“For freedom Christ has set us free. Stand firm, therefore, and do not submit again to a yoke of slavery … For you were called to freedom, brothers and sisters” (Gal 5:1, 13).
Paul’s letter to the Galatians continues in the Revised Common Lectionary for a number of Sundays. This Sunday, the focus is on freedom.
In last week’s reading, we saw that the gospel which Paul proclaims has the capacity to make believers “one in Christ”. This unity overshadows all divisions—as the most famous words in this letter declare, “there is no longer Jew or Greek, there is no longer slave or free, there is no longer male and female” (3:28).
The threat against this unity has arisen through the insistence of other teachers, that true faith requires, first, circumcision (2:12; see Acts 15:1, 5). Paul asserts that they want their followers to be circumcised—although surprisingly, he notes that they themselves “do not obey the law” (6:13).
Paul claims that the “circumcision faction” were preaching “another gospel” (1:6) in which they actually “pervert the gospel” (1:7). He calls them “false believers” (2:4) who have “bewitched” the Galatians (3:1). His vehemence at one point is such that he exclaims, “I wish those who unsettle you would castrate themselves!” (5:12).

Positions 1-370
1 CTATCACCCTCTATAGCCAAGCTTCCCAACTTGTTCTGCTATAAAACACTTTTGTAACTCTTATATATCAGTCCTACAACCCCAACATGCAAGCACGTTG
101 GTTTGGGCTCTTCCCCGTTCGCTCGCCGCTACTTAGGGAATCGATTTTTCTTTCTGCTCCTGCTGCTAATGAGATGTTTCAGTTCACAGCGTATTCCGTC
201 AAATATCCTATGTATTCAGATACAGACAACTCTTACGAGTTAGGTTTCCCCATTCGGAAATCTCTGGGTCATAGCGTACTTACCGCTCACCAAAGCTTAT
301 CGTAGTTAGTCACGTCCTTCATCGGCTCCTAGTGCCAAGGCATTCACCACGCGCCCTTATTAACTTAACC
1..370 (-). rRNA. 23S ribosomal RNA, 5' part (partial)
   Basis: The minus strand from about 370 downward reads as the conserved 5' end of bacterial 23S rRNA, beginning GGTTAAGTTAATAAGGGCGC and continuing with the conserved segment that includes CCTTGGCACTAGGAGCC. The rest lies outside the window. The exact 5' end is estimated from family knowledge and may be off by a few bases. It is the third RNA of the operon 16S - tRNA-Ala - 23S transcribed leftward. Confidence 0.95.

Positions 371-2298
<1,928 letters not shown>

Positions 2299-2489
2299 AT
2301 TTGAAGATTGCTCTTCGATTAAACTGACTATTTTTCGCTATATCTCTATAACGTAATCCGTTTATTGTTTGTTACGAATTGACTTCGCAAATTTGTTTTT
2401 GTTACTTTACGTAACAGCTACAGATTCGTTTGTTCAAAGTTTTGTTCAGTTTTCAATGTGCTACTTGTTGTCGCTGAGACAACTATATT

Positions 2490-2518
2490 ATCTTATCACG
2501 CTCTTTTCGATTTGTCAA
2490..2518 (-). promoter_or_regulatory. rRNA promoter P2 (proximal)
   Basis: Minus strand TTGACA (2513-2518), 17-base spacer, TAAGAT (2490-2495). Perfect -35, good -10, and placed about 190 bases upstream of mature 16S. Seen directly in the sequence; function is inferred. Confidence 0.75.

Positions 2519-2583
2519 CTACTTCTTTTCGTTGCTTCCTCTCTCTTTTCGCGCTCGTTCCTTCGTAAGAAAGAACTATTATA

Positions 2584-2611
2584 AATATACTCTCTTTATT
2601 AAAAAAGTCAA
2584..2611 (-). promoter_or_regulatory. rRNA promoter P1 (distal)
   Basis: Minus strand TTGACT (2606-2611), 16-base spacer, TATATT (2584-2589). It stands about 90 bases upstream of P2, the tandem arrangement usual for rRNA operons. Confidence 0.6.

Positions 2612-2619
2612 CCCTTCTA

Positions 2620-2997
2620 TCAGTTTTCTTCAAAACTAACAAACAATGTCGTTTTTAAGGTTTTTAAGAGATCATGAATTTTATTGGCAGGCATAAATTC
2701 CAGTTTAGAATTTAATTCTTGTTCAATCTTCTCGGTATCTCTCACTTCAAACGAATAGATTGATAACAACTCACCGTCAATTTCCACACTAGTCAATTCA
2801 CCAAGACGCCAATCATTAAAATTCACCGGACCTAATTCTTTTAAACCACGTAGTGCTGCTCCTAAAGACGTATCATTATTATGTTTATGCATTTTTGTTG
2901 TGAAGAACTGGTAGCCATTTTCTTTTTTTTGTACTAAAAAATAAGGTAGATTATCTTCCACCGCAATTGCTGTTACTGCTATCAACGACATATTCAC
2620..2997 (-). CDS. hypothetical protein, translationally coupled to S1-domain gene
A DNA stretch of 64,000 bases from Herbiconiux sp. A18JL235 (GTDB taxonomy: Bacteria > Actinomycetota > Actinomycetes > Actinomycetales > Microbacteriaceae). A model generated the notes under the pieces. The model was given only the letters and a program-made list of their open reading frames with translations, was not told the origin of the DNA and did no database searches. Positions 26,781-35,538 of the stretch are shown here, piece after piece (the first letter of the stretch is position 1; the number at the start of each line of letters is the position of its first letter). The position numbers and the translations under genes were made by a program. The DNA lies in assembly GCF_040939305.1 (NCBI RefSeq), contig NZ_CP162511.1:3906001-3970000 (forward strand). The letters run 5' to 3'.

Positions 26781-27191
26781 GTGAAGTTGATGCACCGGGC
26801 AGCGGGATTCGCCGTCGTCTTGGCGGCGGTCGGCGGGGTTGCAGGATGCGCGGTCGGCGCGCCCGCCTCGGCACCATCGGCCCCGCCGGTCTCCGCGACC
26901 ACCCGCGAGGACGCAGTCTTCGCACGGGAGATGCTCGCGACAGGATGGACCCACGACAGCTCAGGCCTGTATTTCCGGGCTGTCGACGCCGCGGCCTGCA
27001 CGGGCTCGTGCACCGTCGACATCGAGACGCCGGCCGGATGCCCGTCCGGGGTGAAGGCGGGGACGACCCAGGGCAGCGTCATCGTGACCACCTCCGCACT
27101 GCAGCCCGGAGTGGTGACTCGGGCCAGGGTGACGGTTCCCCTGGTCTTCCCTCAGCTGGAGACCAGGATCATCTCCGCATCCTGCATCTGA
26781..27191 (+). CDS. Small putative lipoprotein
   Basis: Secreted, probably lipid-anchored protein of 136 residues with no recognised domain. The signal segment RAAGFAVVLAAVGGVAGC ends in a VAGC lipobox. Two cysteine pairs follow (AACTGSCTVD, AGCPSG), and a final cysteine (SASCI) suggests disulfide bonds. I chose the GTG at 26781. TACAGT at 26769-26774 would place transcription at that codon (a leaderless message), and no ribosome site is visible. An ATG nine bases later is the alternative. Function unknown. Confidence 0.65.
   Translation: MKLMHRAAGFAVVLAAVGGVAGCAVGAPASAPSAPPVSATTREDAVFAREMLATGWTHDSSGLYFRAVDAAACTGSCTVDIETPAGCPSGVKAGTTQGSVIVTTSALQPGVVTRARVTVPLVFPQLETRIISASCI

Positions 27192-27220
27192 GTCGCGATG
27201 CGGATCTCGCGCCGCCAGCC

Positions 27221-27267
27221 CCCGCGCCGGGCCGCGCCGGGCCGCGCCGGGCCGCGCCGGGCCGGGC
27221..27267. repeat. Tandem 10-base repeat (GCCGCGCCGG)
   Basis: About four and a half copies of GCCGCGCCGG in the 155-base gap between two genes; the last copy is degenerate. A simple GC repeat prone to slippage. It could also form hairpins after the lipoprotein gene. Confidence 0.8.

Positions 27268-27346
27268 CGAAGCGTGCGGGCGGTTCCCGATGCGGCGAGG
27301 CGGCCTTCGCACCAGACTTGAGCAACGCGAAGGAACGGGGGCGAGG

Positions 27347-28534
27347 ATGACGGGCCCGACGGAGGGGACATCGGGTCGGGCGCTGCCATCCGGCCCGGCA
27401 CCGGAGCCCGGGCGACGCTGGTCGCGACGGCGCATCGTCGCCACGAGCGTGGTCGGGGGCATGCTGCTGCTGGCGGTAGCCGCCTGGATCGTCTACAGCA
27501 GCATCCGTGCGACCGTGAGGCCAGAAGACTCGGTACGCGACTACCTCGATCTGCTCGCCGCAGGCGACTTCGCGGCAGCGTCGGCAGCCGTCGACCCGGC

Paul’s problem, of course, is that he himself is circumcised, as he mentions at Phil 3:5 (a fact which he omits when he rehearses his past at Gal 1:13–14). How can he advocate the opening of the faith to those who are not circumcised, when he himself bears this sign of the covenant?
He insists that the Galatians “become as I am” (4:12), and yet threatens that “if you let yourselves be circumcised, Christ will be of no benefit to you” (5:2). What applies to Gentile converts must be different from what is the case amongst Jewish converts.
Circumcision was the pre-eminent sign of the Law for Jewish believers. Paul wants to move the Galatians away from their understanding of the Law. He re-interprets the scriptural passage which lies behind this Jewish custom. Galatians 3:1–5:1 thus contains a tightly-argued, complex argument concerning the Law.
Paul uses the story of Abraham, the patriarch to whom the requirement of circumcision was first commanded, as a sign of the covenant (Gen 17). He interprets this story without once mentioning circumcision (3:6–18). It is the faith of Abraham, in believing God’s promise, which secured him righteousness (3:6–7) and opens the promise to Gentiles (3:8–9). It is that promise which is now fulfilled in Christ (3:13–14, 16, 29). This is the pathway to freedom in faith.
This letter demonstrates that freedom is at the heart of the Gospel. Paul offers this freedom anew to the believers in Galatia. The Gospel frees them from the complex web of duties and responsibilities under the Law.
The call to freedom (5:1, 13) becomes a platform for ethical guidance, grounded in love (5:13–14), manifested in living by the spirit (5:22–26), not by the flesh (5:16–21). This ethic requires believers to “bear one another’s burdens “(6:2) and “work for the good of all” (6:10). In this way, they will become “a new creation” (6:15). The gospel which brings liberation in community (3:28) will also lead to liberation for the creation (6:15).
Galatians is important because of the central theme of freedom which it articulates. In what ways does your faith provide you with a sense of freedom?
Image: Painting of Paul from Cave of St. Paul in Ephesus c. 450 AD